Aidan Thetford on May 21, 2018:
Economics is not as good as physchology
cam on December 18, 2017:
"redistribute wealth to the middle and lower classes" is a bit misleading and a reason for the right's hysteria with any idea anti-Reganomics.
It's not like demand-side calls for taking cash out of the upper class' wallets and stuffing it in the wallets of the lower and middle class. It's the idea that taxes can actually make life easier and more affordable for the middle-lower class.
olum on February 06, 2017:
sanchita on December 27, 2011:
where is the difference !!!
eren on October 27, 2011:
ok right now i'm having alittle trouble understandin the difference sin i'm just learning about can you please contrast both of these theories in way that maybe a $th grader can understand pleas and thank you:)
Recommended for You
ecoggins (author) from Corona, California on October 25, 2011:
Darius, Thank you for the note. I think I can see how this hub is less than definitive and leaves a reader more confused than enlightened. For one thing some key words in the supply side section were left out (now fixed). Secondly, there are references at the end of the demand section about how lowering taxes for the consumer also stimulates demand. This leaves the reader wondering if tax cuts are suplly side or demand side? Finally, the hub is very much too simplistic. This subject needs more than 250 words to make sense of the matter. Some time in the near future I will research the subject again and make this hub more informative.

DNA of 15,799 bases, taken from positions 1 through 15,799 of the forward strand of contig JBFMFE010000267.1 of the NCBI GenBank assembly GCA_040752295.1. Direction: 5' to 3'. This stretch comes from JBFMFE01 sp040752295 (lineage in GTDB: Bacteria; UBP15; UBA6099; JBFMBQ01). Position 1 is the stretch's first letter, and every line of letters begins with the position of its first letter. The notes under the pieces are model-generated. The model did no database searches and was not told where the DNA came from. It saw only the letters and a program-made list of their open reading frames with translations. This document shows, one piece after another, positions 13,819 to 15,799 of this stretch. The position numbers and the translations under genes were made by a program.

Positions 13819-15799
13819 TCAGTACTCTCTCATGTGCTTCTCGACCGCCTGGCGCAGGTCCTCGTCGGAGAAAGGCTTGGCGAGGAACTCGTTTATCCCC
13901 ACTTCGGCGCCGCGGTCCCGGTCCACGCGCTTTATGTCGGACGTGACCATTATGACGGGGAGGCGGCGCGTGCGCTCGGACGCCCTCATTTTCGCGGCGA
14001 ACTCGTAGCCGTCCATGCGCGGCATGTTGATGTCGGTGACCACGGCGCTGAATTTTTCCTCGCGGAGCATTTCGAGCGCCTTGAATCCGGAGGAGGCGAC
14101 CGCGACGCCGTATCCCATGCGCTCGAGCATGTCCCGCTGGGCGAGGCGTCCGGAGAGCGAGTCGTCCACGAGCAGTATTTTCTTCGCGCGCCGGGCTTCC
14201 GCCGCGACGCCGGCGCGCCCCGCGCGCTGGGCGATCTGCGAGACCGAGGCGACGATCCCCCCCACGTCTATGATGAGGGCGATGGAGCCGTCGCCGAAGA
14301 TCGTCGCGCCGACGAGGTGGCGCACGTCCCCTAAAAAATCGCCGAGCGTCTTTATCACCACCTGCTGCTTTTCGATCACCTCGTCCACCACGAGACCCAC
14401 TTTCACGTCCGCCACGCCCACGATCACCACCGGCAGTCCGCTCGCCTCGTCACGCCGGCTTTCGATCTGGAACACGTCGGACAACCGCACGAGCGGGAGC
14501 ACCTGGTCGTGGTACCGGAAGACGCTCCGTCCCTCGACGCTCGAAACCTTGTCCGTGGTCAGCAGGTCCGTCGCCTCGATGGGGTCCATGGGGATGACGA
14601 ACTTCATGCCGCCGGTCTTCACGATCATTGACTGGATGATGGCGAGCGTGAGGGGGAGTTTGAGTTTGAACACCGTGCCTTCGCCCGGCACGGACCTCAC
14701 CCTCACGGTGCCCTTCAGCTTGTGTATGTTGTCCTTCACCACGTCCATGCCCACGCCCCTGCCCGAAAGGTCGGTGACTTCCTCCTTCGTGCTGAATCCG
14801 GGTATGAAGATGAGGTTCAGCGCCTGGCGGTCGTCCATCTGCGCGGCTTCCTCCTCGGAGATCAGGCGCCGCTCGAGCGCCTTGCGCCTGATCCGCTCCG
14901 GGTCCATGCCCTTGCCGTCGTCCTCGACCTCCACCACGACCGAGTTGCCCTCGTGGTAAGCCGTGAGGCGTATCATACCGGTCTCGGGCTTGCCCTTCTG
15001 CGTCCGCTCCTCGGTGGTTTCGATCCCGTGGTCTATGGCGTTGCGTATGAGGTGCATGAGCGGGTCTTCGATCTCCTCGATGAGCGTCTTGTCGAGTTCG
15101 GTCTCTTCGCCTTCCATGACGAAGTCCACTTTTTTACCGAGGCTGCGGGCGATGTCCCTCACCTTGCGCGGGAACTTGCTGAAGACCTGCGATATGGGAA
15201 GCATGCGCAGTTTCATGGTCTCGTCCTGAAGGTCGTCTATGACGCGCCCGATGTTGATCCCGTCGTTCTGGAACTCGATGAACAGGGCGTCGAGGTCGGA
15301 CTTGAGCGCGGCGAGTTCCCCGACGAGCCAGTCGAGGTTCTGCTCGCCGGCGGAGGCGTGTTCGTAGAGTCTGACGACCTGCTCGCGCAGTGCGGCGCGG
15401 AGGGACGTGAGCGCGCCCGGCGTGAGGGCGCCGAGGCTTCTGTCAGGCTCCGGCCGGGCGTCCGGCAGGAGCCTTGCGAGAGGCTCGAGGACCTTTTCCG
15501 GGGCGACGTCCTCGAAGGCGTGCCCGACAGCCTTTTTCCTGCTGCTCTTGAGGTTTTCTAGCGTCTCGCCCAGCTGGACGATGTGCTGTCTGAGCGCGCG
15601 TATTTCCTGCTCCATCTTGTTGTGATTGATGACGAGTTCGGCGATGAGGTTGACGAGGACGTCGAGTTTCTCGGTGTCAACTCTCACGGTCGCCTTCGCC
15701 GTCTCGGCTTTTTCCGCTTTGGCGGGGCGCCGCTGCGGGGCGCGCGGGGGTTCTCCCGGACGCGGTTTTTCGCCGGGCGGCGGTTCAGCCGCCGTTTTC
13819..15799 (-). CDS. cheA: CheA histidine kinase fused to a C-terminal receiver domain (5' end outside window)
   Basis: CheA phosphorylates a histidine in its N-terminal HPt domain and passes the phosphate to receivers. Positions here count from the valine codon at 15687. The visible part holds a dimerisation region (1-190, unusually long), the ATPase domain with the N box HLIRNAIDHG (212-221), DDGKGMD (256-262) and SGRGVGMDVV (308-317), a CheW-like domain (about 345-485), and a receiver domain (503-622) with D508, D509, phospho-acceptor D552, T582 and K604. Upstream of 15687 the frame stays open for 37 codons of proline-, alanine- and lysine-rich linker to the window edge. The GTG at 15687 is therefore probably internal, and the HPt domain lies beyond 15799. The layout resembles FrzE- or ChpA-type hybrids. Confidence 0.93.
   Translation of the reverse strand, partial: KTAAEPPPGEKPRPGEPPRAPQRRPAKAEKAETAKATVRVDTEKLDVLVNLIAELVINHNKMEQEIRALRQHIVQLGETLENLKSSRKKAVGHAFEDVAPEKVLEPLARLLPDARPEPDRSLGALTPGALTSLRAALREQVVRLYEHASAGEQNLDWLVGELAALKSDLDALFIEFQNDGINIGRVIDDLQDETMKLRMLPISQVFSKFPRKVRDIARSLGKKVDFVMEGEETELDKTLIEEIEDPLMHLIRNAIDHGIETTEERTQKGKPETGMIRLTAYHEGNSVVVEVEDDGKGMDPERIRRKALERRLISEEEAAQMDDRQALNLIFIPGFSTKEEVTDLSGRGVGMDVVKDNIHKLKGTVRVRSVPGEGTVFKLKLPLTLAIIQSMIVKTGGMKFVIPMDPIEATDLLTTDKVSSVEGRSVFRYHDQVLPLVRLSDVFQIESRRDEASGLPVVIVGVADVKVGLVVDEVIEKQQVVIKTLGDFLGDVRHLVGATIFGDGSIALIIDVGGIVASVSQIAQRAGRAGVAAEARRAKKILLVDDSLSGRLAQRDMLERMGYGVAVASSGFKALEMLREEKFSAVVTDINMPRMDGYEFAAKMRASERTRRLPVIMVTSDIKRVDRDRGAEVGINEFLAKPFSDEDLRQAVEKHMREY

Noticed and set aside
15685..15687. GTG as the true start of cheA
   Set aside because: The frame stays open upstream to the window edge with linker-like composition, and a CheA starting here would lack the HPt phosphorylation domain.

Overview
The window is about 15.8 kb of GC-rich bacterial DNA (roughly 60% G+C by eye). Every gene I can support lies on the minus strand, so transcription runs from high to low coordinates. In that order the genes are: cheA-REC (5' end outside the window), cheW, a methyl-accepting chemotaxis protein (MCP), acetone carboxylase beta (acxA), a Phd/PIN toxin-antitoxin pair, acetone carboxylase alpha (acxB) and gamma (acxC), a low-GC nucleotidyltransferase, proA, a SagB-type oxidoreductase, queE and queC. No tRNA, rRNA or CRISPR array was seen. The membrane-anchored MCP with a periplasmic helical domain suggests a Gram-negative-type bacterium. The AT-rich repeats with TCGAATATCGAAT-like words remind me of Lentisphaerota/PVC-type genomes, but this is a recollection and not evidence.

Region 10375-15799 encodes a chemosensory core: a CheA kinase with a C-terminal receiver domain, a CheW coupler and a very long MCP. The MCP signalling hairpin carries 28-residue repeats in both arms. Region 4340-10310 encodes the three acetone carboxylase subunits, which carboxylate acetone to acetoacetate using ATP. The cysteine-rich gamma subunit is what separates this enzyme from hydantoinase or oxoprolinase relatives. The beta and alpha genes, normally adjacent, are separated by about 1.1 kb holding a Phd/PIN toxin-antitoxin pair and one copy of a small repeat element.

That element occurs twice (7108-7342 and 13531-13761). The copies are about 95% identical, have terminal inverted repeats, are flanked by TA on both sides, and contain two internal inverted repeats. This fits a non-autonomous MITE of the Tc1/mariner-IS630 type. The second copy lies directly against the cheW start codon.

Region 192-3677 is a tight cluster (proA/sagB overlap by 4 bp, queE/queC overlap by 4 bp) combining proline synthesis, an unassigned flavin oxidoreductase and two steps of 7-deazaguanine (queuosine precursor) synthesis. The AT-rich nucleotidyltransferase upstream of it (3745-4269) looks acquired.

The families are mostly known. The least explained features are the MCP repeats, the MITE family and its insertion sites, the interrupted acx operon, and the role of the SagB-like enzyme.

Darius Harris on October 25, 2011:
I don't understand what this passage is supposed to be showing me about the differences between supply and demand!!!!
Jessica on October 24, 2011:
Can you tell me your first and last name? I'd like to cite this article for a paper I am writing.
ecoggins (author) from Corona, California on September 29, 2011:
Andrew, Thank you for your input and insights. You are right; economics is way more complicated than this simplistic article portrays. I look forward to reading your articles.
Andrew Zanegin on September 29, 2011:
Supply and demand interact. Theoretical dichotomy-accepting either keynesian theory or supply-side theory is a gross simplification of the real system. I invite you to read my hubs on the issue(not only that):
ecoggins (author) from Corona, California on January 19, 2011:
Sir Mr. Gregory, thank you for pointing out my error. I am not above being wrong nor am I unwilling to be corrected. As for Your chastisement of Reaganomics, I wholeheartedly agree with you. The problems we currently face economically is due to a failed economic policy which the U.S.has followed since Reagan took office. So, please accept my apology for crossing my metaphors and definitions.
Gregory on January 19, 2011:
Keynesian economic theory is not supply side economics, it is demand side. Heyak or Chicago School economics is supply side brought to us here by Ronald Reagan and to Brits by Maggie Thatcher. They both read one to many Ian Rand books.
Lori J Latimer from Central Oregon on August 09, 2010:
Thank you for this Hub. I like what you have to say.